Today I thought I’d describe our new digs and our new home town. We’re staying in one of the five rooms at Yoga Mandira (I learnt that mandira means temple). It’s a lovely old-style building with a yoga hall at its centre, a shared kitchen, a communal seating area and an outdoors café to the side. It’s set within a large, flower-full garden, which is carefully tended each day, and is on a quiet street just off one of the main roads through the area of Lakshimapuram. It’s tranquil here; you can hear the birds, children play on the street outside, the staff play cricket in the garden and Danny the dog languishes in the shade.
Our rather dingy but nonetheless cosy room – if you haven’t already spotted the ridiculous photo-bomb, look again… 😉
Yet less than a minute’s walk away and you’re amidst the noisy mayhem of Mysore traffic, where the only rule of the road seems to be to honk your horn as much as possible. Somehow the system works though, and it makes me chuckle that the only thing that has the power to stop the flow of traffic is a cow. You see them lumbering casually across a busy intersection or grazing along the central reservation of a dual carriageway, oblivious to the chaos they are causing as people swerve to avoid the karmic catastrophe of a bovine collision.
We’ve taken to going for evening walks around the block, which I love for the insight into everyday family life. The side-streets come alive at dusk – children play together in the middle of the road, their parents looking on unconcerned as mopeds flash past, often without headlights, weaving around their various games. Women sit together on steps, chatting and giggling. The mood is happy, light-hearted and playful. Laughter flows, smiles shine through the creeping darkness and the gorgeous scent of cardamom wafts out of brightly-lit open doorways. I can’t help but compare this social hubbub to the average night-time UK street of quiet emptiness. There is such a sense of community here; clearly the street residents are firm friends. It’s a joy to walk through this scene, and to briefly feel touched by its warmth and infectious happiness. As the light fades, large bats swoop low around the tamarind trees that line all of the streets here, gleaning insects from the leaves.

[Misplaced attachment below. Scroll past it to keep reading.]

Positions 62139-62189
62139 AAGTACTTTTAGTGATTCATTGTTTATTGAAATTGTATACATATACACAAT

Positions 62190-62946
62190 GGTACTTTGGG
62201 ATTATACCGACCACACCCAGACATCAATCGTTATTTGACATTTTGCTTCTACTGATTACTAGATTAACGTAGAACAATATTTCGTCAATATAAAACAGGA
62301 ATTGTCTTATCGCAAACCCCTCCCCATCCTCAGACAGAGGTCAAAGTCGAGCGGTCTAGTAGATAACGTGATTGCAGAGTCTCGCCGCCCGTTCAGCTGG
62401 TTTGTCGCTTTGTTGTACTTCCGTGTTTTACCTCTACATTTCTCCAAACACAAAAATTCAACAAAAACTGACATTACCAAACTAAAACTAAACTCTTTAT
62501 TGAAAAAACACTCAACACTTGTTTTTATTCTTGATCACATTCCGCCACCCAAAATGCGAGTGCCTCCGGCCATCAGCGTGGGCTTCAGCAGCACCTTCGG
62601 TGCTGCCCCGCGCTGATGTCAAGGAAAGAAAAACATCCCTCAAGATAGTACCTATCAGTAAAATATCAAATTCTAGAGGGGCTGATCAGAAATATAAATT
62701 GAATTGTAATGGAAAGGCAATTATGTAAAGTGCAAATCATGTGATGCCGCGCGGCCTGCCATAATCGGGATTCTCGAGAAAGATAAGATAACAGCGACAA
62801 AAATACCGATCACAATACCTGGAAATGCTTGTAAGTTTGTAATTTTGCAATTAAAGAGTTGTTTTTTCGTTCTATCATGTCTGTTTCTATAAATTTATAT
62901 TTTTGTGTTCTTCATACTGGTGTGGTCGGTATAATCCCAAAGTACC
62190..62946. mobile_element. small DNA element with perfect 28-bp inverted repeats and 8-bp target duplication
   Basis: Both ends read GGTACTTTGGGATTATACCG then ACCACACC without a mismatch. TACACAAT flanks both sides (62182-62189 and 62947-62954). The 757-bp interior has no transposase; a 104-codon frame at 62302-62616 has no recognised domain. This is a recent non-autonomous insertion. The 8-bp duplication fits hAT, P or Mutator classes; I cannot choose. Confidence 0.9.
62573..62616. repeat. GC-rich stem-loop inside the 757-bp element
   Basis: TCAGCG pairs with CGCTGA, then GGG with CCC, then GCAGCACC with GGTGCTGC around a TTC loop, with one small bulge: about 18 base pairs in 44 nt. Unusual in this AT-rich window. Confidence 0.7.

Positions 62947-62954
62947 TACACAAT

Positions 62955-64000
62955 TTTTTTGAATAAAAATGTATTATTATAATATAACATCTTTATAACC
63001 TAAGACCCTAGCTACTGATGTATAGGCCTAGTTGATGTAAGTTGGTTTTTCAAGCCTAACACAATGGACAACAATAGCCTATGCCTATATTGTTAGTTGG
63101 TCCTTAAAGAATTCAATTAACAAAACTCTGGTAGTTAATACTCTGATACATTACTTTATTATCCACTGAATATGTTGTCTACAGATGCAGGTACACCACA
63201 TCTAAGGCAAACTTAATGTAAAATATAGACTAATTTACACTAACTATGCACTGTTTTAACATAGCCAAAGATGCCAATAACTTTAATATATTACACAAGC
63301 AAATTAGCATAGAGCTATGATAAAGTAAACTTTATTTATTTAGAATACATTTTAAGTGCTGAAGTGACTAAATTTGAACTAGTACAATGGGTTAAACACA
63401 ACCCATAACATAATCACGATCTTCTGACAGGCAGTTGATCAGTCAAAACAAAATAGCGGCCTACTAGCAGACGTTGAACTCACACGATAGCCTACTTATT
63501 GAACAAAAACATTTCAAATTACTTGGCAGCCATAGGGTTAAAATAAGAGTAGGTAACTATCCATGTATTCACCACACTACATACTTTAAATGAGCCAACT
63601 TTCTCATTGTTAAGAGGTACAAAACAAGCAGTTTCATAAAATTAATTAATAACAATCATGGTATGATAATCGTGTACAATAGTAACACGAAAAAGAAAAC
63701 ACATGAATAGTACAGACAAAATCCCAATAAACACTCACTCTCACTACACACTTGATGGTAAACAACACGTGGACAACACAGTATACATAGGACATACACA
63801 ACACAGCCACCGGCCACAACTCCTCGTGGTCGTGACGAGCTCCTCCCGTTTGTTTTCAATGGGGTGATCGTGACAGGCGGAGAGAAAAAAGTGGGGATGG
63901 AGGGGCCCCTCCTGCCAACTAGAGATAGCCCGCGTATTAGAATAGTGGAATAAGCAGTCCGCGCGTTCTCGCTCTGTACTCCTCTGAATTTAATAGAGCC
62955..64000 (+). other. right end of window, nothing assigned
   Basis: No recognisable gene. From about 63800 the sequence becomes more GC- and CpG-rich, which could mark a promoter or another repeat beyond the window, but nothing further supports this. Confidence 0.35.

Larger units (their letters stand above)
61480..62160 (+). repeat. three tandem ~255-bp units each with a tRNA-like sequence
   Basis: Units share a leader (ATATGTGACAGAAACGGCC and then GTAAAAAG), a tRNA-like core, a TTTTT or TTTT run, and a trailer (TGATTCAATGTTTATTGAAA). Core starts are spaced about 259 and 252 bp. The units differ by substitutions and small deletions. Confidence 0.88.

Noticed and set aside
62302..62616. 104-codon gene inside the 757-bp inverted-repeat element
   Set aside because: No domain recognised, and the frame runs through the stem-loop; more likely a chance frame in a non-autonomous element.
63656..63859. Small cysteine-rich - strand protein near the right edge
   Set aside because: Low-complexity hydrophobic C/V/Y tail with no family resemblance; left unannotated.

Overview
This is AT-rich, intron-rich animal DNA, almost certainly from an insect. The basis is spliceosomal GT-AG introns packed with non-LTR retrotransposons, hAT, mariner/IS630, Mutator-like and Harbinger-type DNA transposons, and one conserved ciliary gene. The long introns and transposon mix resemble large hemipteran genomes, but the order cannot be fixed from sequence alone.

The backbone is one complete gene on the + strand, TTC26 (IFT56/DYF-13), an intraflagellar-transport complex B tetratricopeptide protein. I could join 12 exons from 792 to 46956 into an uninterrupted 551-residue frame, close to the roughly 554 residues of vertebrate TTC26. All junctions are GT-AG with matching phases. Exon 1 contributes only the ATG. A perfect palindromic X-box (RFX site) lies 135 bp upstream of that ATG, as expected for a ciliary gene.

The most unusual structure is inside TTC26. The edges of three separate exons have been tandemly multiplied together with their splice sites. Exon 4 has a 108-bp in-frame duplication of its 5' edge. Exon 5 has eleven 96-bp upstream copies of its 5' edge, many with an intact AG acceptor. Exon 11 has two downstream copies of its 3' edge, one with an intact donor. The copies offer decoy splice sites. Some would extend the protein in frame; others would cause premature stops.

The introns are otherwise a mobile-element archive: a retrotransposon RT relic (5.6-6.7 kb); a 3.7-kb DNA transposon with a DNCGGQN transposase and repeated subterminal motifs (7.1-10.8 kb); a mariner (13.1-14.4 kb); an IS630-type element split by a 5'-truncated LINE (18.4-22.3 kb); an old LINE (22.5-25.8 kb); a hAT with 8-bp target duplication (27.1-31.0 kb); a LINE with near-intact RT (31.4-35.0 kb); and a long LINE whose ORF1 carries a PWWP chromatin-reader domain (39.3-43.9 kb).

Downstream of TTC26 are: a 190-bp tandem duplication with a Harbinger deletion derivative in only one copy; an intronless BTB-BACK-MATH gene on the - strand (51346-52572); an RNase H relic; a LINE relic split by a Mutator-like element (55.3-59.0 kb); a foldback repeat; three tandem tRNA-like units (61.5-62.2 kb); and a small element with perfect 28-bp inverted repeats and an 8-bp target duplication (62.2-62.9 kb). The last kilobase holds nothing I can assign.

Often when we return, Vijay, one of the staff, has lit a candle and incense beneath a terracotta pot in the garden, with a single marigold flower placed on top as an offering. The simplest of shrines, and all the more beautiful for it. It feels like a cosy beacon, welcoming us home.
More street scenes:
The technique for making these road drawings is incredible – they use powder chalk and somehow trickle it onto the road through their fingers into two or more parallel lines, like you can see here.
Spying on our neighbours…